Science Questions

Sat, 8th Apr 2006

Part of the show Forecasting Weather and Climate

Question

Paul in Norwich and Richard in Cambridge asked:

Are there any immediate effects of sun spots on the weather, such as when solar bursts occur? What about long term cycles like the eleven year sun spot cycle. Do they affect jet streams and so on?

Answer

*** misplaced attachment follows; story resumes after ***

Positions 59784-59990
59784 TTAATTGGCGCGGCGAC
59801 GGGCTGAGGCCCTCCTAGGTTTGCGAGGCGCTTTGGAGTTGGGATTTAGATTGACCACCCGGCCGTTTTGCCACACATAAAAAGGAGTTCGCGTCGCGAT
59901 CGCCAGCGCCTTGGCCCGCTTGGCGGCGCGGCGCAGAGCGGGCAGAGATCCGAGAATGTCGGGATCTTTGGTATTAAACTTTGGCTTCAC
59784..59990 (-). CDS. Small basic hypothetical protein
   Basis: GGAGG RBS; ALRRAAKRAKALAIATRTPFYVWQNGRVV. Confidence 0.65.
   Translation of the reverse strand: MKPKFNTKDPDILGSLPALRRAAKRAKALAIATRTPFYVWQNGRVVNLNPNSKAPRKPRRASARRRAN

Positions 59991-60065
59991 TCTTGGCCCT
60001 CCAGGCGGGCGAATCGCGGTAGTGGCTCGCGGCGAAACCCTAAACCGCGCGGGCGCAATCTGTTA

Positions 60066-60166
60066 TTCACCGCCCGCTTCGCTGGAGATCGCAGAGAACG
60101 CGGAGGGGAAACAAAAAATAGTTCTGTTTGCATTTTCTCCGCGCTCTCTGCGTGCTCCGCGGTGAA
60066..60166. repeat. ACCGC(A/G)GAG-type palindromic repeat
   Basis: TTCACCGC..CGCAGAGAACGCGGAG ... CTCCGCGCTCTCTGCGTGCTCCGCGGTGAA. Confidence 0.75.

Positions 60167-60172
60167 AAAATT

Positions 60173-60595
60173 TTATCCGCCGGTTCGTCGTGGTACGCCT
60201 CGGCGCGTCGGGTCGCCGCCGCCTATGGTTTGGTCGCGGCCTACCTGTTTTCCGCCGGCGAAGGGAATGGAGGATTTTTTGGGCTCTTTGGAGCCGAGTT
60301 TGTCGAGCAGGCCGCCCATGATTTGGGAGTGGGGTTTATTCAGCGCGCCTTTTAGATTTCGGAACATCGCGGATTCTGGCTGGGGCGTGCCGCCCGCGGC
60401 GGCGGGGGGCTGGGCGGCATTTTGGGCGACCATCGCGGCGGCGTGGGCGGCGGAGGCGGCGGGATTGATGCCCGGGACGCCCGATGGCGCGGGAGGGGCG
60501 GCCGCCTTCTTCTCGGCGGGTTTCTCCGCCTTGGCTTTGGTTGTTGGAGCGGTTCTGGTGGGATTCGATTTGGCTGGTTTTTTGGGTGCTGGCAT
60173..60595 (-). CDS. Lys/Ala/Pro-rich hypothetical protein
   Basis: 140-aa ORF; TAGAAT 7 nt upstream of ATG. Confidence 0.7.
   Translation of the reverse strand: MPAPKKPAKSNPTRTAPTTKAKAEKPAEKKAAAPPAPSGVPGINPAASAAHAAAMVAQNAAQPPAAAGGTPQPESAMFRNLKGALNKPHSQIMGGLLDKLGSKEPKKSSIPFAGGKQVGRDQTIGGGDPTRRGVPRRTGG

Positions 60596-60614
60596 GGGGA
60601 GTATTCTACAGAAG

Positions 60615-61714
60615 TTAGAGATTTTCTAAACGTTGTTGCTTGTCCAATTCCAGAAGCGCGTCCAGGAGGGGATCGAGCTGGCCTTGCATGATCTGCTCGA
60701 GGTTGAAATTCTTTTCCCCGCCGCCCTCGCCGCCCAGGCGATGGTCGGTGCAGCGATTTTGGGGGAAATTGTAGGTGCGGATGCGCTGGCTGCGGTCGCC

I think you do get a slight effect on it because you get more energy input when the sun's particularly active but it's a fairly routine and regularly forecast cycle. So we wouldn't use it hugely to impact on our daily weather forecast. If you're talking about longer term weather and you're starting to talk about climate then it's certainly the case that if you look at, for example, the last century then periods of strong solar activity were associated with periods of warmer temperatures. However, that influence in the latter part of the century was greatly outweighed by the effect of increasing levels of carbon dioxide. If you calculate the amount of energy that comes from the sun you get a little bit extra when the sun spots are very active. That does tend to make the weather a little bit more active but as for its actual impact on me as a weather forecaster, it's relatively small.

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